King James Revision of Edgar Allen Poe

By Stephen. September 20th, 2010

The “opening quotation” of Narrative 4: The Hanger-On, is supposedly a quote from The Cask of Amontillado, by Edgar Allen Poe. But a close look shows that it is not the actual quotation at all, but a bizarrely altered version. The attribution explains the change: Supposedly,this is the “King James Revision” of the story!

God seems to be the narrator, rather than Montressor (the man bricking in Fortunado in the original.) From my reading, this appears to be a depiction of God bricking us in with mortality and taking credit ¬†for giving us peace by killing us in the end. I read the “tiers” here as decades; we are supposed to imagine God blithely bricking us from the moment we are born. The victim (us, or Menniss) first notices what’s happening in his fifth decade, at which point he shakes his chains. God listens for a moment, and then goes on bricking. I supposed this means that we first notice we’re mortal in our 50′s. (That has certainly been the case for me.)

It’s a bizarre yet moving burlesque. We see here how beneath his humor Oxadrenals (for this has to be a product of that peculiar mind) is deeply serious.

But is he reliable? Can we trust him? Or would we in fact find greater security in the experienced, parental, aristocratic realpolitik of Soraya and the True Immortals?

I share the dilemma Kate speaks of.

Clearly Oxadrenals is trying to give us what we want. But is it what we need?

On the other hand, can we, in the modern world, allow an elite, no matter how wise, to choose for us and tell us what we can and cannot have? — Stephen


  1. Merlin says:

    “On the other hand, can we, in the modern world, allow an elite, no matter how wise, to choose for us…”?

    Well, here’s another idea. Go ahead and make “indefinite life extension” available to all, while removing all laws about crimes against self (or so-called crimes that facilitate self-injury) , then let those foolish enough to waste their gift through excessive behavior go ahead and do what they choose to do. After all, it’s their life.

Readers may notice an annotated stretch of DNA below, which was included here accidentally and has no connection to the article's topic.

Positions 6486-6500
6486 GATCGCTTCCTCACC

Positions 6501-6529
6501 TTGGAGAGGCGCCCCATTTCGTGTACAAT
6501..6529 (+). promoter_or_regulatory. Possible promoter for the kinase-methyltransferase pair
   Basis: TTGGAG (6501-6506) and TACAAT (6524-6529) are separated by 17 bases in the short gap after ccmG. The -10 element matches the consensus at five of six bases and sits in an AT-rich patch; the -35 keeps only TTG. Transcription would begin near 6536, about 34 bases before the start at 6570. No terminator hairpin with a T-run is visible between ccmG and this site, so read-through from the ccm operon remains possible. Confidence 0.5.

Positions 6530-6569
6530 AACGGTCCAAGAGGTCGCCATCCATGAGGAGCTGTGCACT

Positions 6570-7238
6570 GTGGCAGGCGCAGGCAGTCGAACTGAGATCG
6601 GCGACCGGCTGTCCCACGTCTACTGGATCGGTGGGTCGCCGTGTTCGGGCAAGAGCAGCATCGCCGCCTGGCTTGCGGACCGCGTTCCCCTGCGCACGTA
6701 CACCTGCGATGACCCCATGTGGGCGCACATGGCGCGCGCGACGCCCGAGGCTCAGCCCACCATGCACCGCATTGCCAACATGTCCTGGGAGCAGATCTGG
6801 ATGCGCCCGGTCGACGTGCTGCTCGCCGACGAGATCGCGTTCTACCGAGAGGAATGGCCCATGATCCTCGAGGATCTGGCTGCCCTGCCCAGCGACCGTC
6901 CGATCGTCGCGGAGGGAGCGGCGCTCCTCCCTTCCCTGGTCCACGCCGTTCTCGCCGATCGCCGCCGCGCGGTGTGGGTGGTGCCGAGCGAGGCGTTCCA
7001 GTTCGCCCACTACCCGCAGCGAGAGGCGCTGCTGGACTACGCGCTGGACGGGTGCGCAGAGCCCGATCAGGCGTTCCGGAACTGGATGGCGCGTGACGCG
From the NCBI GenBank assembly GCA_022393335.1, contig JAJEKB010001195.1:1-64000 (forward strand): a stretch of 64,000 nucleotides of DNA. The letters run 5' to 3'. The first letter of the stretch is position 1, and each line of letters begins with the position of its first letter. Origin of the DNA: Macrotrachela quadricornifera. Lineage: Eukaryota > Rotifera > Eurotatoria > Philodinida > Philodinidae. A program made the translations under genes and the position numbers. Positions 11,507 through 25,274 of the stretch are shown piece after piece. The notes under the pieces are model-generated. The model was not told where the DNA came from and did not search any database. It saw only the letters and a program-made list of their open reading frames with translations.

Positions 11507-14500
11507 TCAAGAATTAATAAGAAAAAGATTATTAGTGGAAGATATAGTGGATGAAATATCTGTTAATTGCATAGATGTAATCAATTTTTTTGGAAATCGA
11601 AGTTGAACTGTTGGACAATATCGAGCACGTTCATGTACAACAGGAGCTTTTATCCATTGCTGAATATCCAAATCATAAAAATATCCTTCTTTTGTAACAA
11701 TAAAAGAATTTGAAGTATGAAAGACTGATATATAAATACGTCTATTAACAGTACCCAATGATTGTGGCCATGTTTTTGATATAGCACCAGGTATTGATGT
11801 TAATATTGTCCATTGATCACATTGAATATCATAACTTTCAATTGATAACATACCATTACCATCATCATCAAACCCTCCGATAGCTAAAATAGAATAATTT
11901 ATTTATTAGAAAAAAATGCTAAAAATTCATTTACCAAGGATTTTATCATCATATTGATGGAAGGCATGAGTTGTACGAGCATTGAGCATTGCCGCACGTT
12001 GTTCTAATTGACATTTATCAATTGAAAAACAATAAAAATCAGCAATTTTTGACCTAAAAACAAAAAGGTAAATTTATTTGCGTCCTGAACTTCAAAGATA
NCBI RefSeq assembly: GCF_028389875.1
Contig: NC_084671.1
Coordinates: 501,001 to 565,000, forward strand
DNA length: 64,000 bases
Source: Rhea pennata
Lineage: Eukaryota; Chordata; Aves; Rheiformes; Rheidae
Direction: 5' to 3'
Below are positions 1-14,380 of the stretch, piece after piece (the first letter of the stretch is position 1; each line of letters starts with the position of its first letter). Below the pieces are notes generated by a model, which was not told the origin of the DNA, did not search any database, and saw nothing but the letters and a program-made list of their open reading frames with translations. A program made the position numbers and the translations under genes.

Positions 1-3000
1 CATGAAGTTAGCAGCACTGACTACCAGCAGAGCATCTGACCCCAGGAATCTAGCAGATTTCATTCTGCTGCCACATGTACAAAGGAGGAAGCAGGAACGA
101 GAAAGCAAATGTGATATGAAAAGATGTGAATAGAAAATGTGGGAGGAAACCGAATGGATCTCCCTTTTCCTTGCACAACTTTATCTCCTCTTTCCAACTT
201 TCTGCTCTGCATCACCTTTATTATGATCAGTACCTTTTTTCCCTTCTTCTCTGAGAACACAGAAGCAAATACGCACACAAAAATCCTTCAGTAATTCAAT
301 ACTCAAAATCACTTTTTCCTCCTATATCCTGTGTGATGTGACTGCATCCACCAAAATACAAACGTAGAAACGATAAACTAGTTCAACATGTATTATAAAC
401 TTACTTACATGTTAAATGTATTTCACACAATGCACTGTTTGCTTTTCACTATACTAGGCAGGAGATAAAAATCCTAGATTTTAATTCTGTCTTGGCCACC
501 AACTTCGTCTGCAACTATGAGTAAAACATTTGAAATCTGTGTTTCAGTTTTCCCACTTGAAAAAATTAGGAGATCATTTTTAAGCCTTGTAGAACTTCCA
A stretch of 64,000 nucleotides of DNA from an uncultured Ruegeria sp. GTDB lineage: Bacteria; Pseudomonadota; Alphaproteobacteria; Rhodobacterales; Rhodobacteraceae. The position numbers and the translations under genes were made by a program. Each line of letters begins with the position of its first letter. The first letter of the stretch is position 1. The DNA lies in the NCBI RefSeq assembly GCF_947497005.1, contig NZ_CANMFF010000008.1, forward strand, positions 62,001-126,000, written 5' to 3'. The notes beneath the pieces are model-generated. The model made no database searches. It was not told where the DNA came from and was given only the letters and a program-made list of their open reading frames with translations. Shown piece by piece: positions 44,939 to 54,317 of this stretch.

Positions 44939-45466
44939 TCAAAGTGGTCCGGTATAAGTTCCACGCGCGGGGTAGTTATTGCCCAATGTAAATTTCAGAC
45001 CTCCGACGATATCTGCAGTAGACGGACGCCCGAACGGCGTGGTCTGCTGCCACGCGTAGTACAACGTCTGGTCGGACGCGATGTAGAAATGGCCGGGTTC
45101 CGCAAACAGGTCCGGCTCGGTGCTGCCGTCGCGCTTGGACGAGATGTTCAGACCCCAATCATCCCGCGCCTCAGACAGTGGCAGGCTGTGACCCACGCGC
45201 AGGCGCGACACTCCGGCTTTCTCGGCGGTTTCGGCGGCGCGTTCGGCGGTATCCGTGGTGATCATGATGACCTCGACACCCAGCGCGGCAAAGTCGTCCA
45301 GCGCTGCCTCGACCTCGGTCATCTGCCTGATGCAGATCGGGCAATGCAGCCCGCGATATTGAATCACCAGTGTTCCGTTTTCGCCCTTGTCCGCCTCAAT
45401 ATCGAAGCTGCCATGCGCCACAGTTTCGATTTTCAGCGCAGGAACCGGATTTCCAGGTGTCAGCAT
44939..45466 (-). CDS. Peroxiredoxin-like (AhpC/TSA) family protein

2. Observer says:

    Though the man, Menniss, leaves a lot of something to be desired, the portrayal of the story I must say I’m liking so far. It’s dark and humorous, both good qualities in a story. The man isn’t the most decent of creatures, but the narrative is interesting none the less.

    I don’t think anyone should be knocking Ox for his humor. Yes, his jokes may go too far at times, but I’ve always found people without a sense of humor to be boorish beings incapable of thinking about things from a well-rounded perspective. At least with humor, someone is taking the time to think of things in a creative fashion, and that is always something to be commended.

    Trust and reliability are things you learn about people as you get to know them. Trust is earned based on how reliable a person has come to be known for things…(Trust an actor to act, a painter to paint, and a banker to want your money…lol)…So, trust Ox to be Ox, S to be S, and trust in yourself to know what each of them are like.

  3. Flyss says:

    Merlin: The problem is that if people are immortal, population goes through the roof, and even people who make good choices etc. will be in big trouble. (If people wait a few generations to stop having children, for example, you’re talking a population of about 1.1 gazillion in no time. Water? Food? )

  4. Merlin says:

    Flyss – I must appologize. You got my point exactly, but didn’t realize I was using sarcasm to demonstrate it. As I said in the comments to the post immediately prior to this one, many experts already consider that our population is untenable due to the limits of what the planet can produce. If memory serves me, that was even a background issue in a Charlton Heston film in the early 1970′s – Soylent Green.

  5. c says:

    the higher , the population goes up, – more natural disasters occurring anyway. it’s a way of nature levelling it out and what it can handle. Same goes for some people who have been breeding in the same large family trees, their genes are getting weaker to handle all sort of challenges from the environment (eg. uv ray causing skin cancer, water and air pollution etc).. so they have to breed with someone of a diff race to create a stronger lineage(strong endurance and better looking too!) for future generations to be born

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